RBS Six Nations Employee Background Check
With the new Six Nations rugby championship just round the corner, we at CBS look at the coming sporting event with the usual mixture of excitement and anticipation. Being based near Cardiff in Wales, our allegiance is usually of the red variety; but being a company that does business all over Europe, we appreciate our neighbours almost as fondly.
So in order to try and be as impartial as possible, we have decided to give each team a quick run-down and analysis in order to look at their personalities as if they were people we work with and look at what it would be like if we were to share an office with them.
All comments are meant in good humour but convictions for eye-gouging and stamping will have to be taken into account.
Once the original star of the company who has been with them for years and has a great track record and work-history. However, France have found themselves somewhat side-lined recently as other members of staff bring in fresh new ideas and methods, leaving them floundering and scrambling to catch up and remain part of the top tier. Still supremely confident of their ability, France still expects (rightly or wrongly) to be there or thereabouts when the trophy is handed out at the end of the tournament. But with their demotion to the second tier over the last 8 years or so, France has also lost a lot of the “fear-factor” which made them so successful, allowing their co-workers to encroach on their traditional areas of success. Having had a long and complicated relationship with England, the management generally find it best to keep them at opposite ends of the office due to their history of conflict and clash of personalities. Despite being kept apart, they still find reasons to argue and fight and don’t seem to get along and have a strained working relationship, that while generally peaceful, tends to bubble up into an argument and resentment. Reports of France moving their stuff onto other desks and using them for “storage” have been rejected as France said it is just making the most out of the room available, causing problems for HR who have to deal with Russia’s constant complaints.
Once the perennial underdogs of the championship and pretty much seen as a nailed on win and a fun day out, Ireland is that co-worker in the office that went back to University, got a degree and has knuckled down, determined to get the most out of their career. Gone are the days where they used to be the life and soul of the party and a great laugh to have around the office. Now all they seem to care about is their commitments, career and climbing the corporate ladder. While this may be great for them in a professional sense – and the company certainly benefits from having another strong performer in the mix – you can’t help but feel a little sad as you fondly reminisce and miss the fun person that used to get inappropriately drunk at office parties and cause a scene. Mixed in with the changing emotions is the distrust from the traditional office stars, England, Wales and France at the arrival of a new challenger to their position of dominance. Having never had to really compete or worry about Ireland before, it has come as something of a shock to many to see them doing so well all of a sudden. Without realising it was even happening, France seems to have switched position with them as one of the top employees and is now struggling to even compete with the new office wunderkind.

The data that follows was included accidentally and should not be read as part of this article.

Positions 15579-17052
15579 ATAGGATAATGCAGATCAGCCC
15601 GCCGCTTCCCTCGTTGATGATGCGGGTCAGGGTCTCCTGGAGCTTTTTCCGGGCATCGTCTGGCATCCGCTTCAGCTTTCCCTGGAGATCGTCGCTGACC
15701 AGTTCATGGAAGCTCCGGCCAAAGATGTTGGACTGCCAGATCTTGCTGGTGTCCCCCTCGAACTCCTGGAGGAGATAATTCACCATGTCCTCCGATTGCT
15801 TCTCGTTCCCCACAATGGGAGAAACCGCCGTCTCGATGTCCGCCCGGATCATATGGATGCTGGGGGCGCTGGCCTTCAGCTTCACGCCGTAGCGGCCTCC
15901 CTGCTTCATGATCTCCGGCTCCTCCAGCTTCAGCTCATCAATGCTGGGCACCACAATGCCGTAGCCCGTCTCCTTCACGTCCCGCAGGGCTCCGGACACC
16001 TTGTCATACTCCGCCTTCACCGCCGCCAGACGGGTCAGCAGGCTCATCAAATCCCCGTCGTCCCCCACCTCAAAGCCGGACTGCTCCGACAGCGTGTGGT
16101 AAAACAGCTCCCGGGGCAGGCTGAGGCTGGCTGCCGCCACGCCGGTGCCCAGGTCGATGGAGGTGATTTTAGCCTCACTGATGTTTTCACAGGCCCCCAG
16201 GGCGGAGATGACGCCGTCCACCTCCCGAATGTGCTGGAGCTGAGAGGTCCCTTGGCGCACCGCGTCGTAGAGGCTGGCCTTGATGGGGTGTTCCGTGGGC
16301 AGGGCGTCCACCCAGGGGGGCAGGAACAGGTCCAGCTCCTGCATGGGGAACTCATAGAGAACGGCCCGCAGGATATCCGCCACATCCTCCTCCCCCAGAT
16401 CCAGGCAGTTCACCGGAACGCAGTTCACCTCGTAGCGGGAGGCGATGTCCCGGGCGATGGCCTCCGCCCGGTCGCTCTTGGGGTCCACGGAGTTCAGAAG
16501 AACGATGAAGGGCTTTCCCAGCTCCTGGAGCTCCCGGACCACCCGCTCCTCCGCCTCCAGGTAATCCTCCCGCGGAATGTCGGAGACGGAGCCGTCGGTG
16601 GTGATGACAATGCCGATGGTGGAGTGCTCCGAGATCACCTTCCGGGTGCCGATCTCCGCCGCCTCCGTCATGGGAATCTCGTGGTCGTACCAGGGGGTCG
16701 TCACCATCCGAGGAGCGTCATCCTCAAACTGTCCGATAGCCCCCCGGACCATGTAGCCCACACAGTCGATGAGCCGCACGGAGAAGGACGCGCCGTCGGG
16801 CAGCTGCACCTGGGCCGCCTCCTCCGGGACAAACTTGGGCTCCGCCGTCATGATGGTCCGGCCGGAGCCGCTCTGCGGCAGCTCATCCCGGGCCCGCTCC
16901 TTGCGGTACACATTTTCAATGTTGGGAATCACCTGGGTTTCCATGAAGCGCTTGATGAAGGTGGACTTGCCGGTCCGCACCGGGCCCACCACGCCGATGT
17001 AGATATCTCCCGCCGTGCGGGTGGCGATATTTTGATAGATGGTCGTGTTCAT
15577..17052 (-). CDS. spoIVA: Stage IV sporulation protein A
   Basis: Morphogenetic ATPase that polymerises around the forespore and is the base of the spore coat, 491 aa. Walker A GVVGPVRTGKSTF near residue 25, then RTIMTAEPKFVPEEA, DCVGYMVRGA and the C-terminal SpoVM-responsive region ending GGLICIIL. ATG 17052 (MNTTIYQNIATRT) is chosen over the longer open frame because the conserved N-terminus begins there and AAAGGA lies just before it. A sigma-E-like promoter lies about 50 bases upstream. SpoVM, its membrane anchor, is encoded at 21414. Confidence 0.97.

Kind of seen as part of the furniture in the office, Scotland can always be found sitting diligently at their desk and probably always will be. Lacking any real ability and drive to advance and better themselves, Scotland have found themselves somewhat stuck in a rut in the championship and are unable to match their co-worker’s recent advancements and skills. Despite their best efforts, Scotland have failed to get anywhere near the kind of performances everyone else seems capable of and now seems to have settled into their position of that person in your office who comes in and leaves on time every day and does exactly what is expected of them; no more, no less. Occasionally they will perk up and put in an extra special effort when competing with their old sparring partner England, but they struggle to repeat this kind of performance on a consistent basis in order to compete with colleagues who have become accustomed to doing the hard work and reaping the big rewards. Scotland usually run out of steam at around 11am and slouch back in their chair and carry on putting in average performances, doing just enough to get by. They have failed to wow anyone in management for years and seem content to continue plugging along while getting left further behind year after year.